(In this series of posts offering excerpts from the book, 'The Wisdom of Teams' by Jon Katzenbach and Douglas Smith (Harvard Business School Press), the excerpts are in bold.)
for example, do demand a merging of individual accountability with mutual
accountability. Teams also do. require lots of time together; indeed, it is
folly to assume that teams can perform without investing time to shape and
agree upon a common purpose, set of goals, and working approach. Moreover, few
groups become real teams without taking risks to overcome constraints imposed
by individual, functional, and hierarchical boundaries. And team members do
depend on one another in pursuit of common performance.
man, including Greenwood, earned his spot on the team every day. None relied on
his formal designation or job title. Their roles were a function of their basic
skills relative to team needs at the time."
The "CorporateTheatre" methodology clearly defines and consistently emphasizes the critical importance of a common goal and a collective success that converts a group of people into a team. Towards achieving this goal, a team is composed of individuals and functions who bring in complementary competencies and perspectives. While the nature and levels of competencies can and should vary, the commitment across individuals and functions must remain the same. Any individual or function that does not have total clarity about the goal, and total commitment towards achieving that goal, can be a distraction and energy drainer for the entire team.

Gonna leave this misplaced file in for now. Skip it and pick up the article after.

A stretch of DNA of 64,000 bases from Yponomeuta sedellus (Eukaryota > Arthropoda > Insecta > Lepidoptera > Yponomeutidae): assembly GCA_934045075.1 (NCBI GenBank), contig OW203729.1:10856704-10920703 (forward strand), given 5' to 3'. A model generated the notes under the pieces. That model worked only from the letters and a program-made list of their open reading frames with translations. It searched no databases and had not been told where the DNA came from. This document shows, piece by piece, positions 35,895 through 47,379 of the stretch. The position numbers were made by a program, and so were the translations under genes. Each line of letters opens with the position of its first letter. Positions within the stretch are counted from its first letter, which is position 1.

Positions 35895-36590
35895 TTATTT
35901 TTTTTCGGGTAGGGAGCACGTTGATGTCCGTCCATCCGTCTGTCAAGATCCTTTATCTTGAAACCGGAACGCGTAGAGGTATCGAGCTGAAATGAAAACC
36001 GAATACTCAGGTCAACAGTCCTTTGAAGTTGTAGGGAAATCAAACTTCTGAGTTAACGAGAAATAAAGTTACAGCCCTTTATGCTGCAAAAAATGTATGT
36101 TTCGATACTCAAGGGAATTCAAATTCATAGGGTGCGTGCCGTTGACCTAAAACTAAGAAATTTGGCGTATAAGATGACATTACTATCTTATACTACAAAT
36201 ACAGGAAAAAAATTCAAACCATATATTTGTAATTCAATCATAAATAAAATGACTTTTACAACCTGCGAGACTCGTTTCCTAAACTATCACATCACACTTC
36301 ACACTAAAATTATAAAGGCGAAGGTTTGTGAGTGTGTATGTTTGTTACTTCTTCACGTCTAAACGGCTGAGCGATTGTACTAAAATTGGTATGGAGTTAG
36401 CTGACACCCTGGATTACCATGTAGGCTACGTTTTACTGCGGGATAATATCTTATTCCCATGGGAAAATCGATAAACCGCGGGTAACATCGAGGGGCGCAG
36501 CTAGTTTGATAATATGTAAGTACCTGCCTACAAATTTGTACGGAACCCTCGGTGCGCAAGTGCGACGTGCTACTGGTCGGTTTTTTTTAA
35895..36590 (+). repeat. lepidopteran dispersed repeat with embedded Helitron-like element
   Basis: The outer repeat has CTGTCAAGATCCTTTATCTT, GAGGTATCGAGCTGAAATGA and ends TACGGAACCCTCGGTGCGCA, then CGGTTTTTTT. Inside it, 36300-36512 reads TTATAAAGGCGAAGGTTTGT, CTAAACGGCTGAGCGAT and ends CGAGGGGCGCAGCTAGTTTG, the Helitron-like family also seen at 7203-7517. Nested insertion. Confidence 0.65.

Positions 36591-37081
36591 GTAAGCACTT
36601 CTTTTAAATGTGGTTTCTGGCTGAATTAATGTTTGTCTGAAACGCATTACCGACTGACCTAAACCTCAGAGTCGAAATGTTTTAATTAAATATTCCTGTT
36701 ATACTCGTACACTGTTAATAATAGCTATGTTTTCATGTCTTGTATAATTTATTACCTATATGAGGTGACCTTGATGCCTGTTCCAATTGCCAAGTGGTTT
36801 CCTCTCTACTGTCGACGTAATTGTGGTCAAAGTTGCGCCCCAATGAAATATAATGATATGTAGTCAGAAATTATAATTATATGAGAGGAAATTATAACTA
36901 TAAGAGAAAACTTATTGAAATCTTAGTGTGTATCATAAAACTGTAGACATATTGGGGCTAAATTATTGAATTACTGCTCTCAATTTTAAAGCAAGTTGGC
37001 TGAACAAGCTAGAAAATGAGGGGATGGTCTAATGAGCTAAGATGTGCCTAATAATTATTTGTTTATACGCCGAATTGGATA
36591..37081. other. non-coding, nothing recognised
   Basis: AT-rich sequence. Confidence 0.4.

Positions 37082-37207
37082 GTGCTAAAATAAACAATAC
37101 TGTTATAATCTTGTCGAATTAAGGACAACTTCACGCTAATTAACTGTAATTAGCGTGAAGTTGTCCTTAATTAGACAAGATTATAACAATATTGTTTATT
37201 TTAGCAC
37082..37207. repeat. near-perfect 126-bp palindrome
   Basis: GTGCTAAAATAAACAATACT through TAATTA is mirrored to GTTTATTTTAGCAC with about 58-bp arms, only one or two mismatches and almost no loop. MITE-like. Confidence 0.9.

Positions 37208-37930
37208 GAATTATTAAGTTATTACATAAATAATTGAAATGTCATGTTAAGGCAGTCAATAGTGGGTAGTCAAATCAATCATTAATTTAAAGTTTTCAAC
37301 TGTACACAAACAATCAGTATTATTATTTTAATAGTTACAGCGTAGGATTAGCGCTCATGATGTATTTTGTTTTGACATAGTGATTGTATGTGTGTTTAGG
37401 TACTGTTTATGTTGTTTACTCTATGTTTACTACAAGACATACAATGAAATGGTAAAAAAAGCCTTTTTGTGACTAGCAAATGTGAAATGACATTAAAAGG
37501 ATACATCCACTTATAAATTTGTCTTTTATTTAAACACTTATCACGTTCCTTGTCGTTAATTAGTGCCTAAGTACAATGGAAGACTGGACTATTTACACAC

In a 'natural' team, the function of designated hierarchy is to:
- define the goal (or destination)
- define the parameters of the collective success
- define the rewards
- define how individual contribution towards attaining that goal will be appraised and rewarded (in a way that DOES NOT CREATE COMPETITION WITHIN THE TEAM, and instead facilitates collaboration. while this may sound idealistic, this is practically explored during the course of the workshop.)
Obviously it is important to involve the team in this process of defining goals and parameters to the extent possible. The more the team members experience themselves as part of defining the above criteria, the more ownership they will take of the destination, as well as the journey.
Once this has been done, the designated leader becomes part of the team. As the journey towards the destination starts, the designated leader steps back and whoever in the team has the maximum clarity on any particular part of the journey takes on responsibility for leadership, irrespective of seniority or designation. The designated leader and the entire team empowers that leadership.
In that sense, on the journey, hierarchy is purely situational. As mentioned elsewhere in the blog, once the journey starts, the team becomes the leader and the designated leader becomes the enabler of leadership.